Characters are more vividly described in two historical romances of the mid- to late 14th century: Soga monogatari, an account of the vendetta carried out by the Soga brothers, and Gikeiki (“Chronicle of Gikei”; Eng. trans. Yoshitsune), describing the life of the warrior Minamoto Yoshitsune. Though inartistically composed, these portraits of resourceful and daring heroes caught the imaginations of the Japanese, and their exploits are still prominent on the Kabuki stage.

      Another important variety of medieval literature was the reflective essays of Buddhist priests. Hōjō-ki (1212; The Ten Foot Square Hut) by Kamo Chōmei is a hermit's description of his disenchantment with the world and his discovery of peace in a lonely retreat. The elegiac beauty of its language gives this work, brief though it is, the dignity of a classic. Chōmei was also a distinguished poet, and his essay Mumyōshō (c. 1210–12; “Nameless Notes”) is perhaps the finest example of traditional Japanese poetic criticism.

      A later priest, Yoshida Kenkō, writing during the days of warfare and unrest that brought an end to the Kamakura shogunate in 1333, the brief restoration of imperial authority under the emperor Go-Daigo from 1333 to 1335, and the institution of the Ashikaga shogunate in 1338, barely hints at the turmoil of the times in his masterpiece Tsurezuregusa (c. 1330; Essays in Idleness); instead, he looks back nostalgically to the happier days of the past. Kenkō's aesthetic judgments, often based on a this-worldly awareness rather surprising in a Buddhist priest, gained wide currency, especially after the 17th century, when Tsurezuregusa was widely read.

The Muromachi (Muromachi period) (1338–1573) and Azuchi-Momoyama (Azuchi-Momoyama period) (1574–1600) periods
      In the 15th century a poetic form of multiple authorship displaced the tanka as the preferred medium of the leading poets. renga (linked verse) had begun as the composition of a single tanka by two people and was a popular pastime even in remote rural areas. One person would compose the first three lines of a tanka, often giving obscure or even contradictory details in order to make it harder for the second person to complete the poem intelligibly. Gradually, renga spread to the court poets, who saw the artistic possibilities of this diversion and drew up “codes” intended to establish renga as an art. These codes made possible the masterpieces of the 15th century, but their insistence on formalities (e.g., how often a “link” about the Moon might appear in 100 links and which links must end with a noun and which with a verb) inevitably diluted the vigour and freshness of the early renga, itself a reaction against the excessively formal tanka. Nevertheless, the renga of the great 15th-century master Sōgi (Iio Sōgi) and his associates are unique in their shifting lyrical impulses, their moves from link to link like successive moments of a landscape seen from a boat, avoiding any illusion that the whole was conceived in one person's mind.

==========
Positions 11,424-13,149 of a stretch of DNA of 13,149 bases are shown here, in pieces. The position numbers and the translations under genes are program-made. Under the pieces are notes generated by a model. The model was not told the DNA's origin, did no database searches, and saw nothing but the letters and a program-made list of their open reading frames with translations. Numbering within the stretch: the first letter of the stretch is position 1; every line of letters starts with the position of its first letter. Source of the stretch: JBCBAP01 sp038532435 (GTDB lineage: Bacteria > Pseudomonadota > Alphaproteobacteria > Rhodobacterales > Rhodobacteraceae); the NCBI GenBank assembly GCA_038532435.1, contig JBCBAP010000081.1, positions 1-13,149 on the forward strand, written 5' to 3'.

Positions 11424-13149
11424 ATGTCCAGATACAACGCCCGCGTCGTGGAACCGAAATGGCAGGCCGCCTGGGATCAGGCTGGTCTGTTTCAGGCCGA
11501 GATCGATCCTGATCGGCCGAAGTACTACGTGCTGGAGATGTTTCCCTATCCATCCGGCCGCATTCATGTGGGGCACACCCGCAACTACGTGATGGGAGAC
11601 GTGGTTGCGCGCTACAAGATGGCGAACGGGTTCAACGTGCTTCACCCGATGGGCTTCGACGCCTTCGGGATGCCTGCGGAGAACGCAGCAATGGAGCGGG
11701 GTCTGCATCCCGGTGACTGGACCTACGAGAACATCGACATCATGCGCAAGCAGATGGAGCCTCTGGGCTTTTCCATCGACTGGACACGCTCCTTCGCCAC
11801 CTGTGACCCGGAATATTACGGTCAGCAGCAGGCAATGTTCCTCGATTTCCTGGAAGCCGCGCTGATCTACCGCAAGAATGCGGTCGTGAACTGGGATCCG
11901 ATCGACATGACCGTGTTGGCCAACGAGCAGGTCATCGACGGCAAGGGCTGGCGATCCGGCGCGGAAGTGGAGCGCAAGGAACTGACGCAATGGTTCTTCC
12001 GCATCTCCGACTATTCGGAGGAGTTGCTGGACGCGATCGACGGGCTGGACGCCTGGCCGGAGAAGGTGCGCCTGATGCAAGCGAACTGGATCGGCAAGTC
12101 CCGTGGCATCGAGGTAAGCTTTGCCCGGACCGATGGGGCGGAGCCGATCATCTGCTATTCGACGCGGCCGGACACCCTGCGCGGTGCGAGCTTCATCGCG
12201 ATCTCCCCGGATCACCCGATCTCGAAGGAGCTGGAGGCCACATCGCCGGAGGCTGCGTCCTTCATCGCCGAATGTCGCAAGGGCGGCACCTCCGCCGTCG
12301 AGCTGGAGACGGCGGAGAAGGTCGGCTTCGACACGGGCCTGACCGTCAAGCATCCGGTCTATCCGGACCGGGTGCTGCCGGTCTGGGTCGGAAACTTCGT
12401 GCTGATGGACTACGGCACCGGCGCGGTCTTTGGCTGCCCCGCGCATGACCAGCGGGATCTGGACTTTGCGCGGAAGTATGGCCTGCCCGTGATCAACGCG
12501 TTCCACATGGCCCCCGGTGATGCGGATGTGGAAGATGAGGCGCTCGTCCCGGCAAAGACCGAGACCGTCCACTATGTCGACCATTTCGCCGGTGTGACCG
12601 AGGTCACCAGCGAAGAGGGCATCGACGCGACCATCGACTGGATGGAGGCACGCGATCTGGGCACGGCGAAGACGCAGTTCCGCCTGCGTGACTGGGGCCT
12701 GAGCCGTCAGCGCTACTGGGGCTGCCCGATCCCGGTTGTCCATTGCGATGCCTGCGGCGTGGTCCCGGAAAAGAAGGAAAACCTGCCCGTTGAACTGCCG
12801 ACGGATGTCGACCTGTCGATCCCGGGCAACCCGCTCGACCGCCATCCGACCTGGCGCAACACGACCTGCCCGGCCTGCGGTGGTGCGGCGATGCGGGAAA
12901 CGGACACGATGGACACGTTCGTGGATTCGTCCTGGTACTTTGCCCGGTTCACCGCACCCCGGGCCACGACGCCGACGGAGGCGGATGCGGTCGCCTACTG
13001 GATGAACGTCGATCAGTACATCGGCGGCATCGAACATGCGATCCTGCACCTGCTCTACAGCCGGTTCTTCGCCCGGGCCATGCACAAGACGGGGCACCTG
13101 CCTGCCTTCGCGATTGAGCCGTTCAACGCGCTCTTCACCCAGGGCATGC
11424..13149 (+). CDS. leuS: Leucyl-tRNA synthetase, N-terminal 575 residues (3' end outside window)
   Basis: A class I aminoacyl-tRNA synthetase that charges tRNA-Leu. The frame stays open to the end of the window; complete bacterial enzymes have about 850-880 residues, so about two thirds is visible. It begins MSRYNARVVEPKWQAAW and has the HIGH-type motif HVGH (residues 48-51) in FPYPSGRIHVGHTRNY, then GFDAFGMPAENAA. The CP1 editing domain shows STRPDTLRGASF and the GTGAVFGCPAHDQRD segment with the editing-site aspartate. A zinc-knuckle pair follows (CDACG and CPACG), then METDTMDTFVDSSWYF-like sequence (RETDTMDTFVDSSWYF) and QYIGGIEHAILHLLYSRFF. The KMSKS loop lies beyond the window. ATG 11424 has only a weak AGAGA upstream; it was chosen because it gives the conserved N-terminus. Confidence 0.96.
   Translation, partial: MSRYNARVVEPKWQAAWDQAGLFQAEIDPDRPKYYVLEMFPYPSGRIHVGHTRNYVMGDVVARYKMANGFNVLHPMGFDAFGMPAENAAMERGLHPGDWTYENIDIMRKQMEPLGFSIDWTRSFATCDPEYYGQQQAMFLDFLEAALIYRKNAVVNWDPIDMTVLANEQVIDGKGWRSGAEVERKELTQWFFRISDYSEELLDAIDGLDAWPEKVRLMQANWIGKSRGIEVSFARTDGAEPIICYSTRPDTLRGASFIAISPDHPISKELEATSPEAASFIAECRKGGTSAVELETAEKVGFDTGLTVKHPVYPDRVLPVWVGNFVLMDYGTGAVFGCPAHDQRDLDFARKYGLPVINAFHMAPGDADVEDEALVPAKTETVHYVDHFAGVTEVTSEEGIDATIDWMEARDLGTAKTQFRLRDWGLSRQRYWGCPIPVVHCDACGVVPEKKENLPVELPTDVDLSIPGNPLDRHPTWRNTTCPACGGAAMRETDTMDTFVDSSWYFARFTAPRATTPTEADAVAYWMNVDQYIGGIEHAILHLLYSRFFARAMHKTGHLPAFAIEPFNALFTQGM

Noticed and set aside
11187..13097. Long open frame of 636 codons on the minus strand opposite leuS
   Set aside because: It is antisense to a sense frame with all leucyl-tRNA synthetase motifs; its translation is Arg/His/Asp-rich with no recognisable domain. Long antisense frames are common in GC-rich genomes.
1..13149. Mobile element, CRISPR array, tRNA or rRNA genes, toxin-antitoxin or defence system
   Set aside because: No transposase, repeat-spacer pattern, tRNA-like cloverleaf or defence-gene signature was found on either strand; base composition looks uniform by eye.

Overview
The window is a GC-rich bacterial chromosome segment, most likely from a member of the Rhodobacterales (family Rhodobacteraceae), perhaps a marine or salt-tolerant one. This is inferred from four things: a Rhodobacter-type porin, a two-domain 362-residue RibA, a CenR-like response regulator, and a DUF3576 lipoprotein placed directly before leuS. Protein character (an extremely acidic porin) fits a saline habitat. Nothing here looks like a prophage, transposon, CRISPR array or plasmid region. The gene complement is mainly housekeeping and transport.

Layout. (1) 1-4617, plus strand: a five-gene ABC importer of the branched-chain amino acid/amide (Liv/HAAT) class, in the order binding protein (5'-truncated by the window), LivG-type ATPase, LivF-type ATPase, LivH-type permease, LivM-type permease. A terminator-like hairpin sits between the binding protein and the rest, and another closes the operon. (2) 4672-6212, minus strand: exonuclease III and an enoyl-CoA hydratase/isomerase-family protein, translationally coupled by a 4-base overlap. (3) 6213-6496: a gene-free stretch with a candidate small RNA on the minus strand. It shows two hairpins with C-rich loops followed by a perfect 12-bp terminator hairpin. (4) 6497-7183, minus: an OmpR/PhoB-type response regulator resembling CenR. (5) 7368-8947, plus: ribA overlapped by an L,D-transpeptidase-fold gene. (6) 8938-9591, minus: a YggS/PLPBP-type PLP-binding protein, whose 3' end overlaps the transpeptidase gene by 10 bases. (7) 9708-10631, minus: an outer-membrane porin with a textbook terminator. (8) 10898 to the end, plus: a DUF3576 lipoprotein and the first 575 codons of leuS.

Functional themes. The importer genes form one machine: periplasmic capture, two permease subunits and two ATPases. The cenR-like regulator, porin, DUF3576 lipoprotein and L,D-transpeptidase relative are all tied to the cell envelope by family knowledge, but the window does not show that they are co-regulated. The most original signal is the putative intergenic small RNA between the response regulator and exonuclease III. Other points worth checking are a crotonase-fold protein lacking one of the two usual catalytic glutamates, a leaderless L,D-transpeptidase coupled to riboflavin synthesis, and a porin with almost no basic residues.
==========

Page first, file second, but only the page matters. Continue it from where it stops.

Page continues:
While of considerable historical interest, the short stories of the 15th and 16th centuries, commonly known as otogi-zōshi, cannot be said to possess high literary value. Some look back to the world of the Heian court; others contain folk materials or elements of the miraculous that may have been included to interest barely literate readers. Promising stories are sometimes ruined by absurdities before their course is run, but even the less successful stories provide valuable glimpses of a society that, though afflicted by warfare, enjoyed the possibility of welcome change. The stories are anonymous, but the authors seem to have been both courtiers and Buddhist priests.